Human Cytomegalovirus Uses a Cloaking Device to Evade the Immune System

by VR Sreeraman on Jul 20 2008 2:00 PM

American scientists have found that human cytomegalovirus (HCMV) uses a cloaking device, partly made of stolen goods from healthy cells, to avoid being detected and killed by the immune system.

Although HCMV is carried by eight in 10 people and generally does not affect the host, it has been linked to brain tumours.

Biologists Pamela Bjorkman and Zhiru Yang of the California Institute of Technology say that understanding how HCMV survives may help in the development of a vaccine, as well as in the fight against other viruses with similar evasive tactics.

"We are interested in mechanisms taken by viruses to escape our immune system," says Zhiru Yang.

Writing about their findings in the Proceedings of the National Academy of Sciences, the researchers have revealed that whenever a cell is infected, class 1 major histocompatibility complex (MHC) proteins presents viral peptides to signal T cells to kill it.

According to them, some viruses evolved to evade T cells by keeping MHC from reaching the cell surface, and the immune system in turn recruited other hunters to search for cells that don't show MHC proteins.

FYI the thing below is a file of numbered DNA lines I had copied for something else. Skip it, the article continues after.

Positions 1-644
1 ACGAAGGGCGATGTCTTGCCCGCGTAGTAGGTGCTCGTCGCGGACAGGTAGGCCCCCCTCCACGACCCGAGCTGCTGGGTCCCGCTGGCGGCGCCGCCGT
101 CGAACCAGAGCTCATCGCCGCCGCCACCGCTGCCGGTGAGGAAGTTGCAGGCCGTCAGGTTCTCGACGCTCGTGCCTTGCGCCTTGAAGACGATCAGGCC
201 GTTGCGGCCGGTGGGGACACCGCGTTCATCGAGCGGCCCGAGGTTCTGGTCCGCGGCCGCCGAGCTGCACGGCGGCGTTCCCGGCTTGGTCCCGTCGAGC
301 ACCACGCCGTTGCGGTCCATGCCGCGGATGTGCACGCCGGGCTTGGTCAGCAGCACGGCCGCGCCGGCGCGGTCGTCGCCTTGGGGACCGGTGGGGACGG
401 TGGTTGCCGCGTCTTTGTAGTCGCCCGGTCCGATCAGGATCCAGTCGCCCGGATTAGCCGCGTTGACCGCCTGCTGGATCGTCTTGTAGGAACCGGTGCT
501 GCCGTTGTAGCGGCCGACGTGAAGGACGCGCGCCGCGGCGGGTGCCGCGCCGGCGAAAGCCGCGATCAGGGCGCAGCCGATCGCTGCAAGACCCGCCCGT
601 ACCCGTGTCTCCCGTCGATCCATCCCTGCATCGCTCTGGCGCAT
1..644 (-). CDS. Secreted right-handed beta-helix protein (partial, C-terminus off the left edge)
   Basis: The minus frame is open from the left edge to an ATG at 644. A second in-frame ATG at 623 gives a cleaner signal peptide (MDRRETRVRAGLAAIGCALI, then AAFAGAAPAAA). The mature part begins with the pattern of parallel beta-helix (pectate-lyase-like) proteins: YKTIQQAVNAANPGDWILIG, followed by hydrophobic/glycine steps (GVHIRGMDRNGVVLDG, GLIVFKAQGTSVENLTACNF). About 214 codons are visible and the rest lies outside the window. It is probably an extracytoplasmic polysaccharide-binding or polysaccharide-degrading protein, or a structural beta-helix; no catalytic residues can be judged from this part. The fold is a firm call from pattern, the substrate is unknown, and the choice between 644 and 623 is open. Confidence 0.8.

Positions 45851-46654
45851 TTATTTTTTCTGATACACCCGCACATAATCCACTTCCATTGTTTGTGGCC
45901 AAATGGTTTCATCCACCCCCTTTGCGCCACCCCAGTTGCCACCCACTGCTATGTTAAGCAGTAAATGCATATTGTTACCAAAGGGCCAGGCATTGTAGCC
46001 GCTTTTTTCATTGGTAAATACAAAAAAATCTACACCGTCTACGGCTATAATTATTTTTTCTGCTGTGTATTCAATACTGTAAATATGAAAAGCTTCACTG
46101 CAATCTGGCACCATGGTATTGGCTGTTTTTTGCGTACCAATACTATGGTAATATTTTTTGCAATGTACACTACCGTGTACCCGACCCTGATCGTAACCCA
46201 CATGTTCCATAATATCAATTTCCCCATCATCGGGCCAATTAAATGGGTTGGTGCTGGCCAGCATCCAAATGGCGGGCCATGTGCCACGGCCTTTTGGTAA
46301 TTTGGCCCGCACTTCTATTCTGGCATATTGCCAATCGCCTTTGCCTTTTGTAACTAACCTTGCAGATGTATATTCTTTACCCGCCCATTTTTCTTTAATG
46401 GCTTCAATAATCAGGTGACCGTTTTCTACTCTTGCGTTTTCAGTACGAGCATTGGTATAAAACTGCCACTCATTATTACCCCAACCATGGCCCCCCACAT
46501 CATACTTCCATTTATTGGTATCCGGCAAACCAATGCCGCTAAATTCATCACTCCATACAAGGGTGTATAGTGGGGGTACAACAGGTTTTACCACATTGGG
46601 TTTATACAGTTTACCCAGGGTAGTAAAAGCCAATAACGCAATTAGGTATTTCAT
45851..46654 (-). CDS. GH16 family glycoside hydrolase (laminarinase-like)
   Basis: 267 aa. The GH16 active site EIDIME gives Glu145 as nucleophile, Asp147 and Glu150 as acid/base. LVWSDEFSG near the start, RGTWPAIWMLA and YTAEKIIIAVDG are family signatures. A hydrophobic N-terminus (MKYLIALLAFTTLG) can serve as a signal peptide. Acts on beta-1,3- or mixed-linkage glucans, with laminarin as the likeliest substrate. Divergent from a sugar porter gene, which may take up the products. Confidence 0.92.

The researchers say that sometimes along its treacherous evolutionary path, HCMV stole a class 1 MHC molecule from its host and modified it for supreme stealth.

Bjorkman and Yang analysed the structure of the mimic, called UL18, to compare how similar it is to the real thing, and found that despite a mere 23 percent match in genetic sequences, UL18 looked almost exactly the same as a true class 1 MHC.

They say that the same immune cells that search for missing MHC proteins are designed to bind to them when they find them, thereby inhibiting an immune response.

Yang and Bjorkman have discovered that UL18 binds1,000 times tighter to such inhibitory receptors than real MHC molecules do.

"This is exactly what the virus wants--to avoid being recognized by T cells, but to engage inhibitory receptors to turn off immune cells. Only a small number of UL18 molecules are required to have the same inhibitory effect as a large number of MHC class I molecules," Yang says.

"What I find astounding is that the virus stole this gene and kept it almost identical but improved upon its binding," Bjorkman adds.

Bjorkman further states: "It (UL18) also binds peptides--that's unique to this MHC mimic. We don't know why," Bjorkman adds.

Yang says that in a trait it shares with HIV proteins, HCMV's UL18 covers itself with carbohydrates, which are unrecognisable to the immune system.

"It's a good example of a viral protein that evolved from its host ancestor to block unwanted interactions," Yang says.

"The more we understand that, the more effectively we can fight viruses that hide out," Bjorkman adds.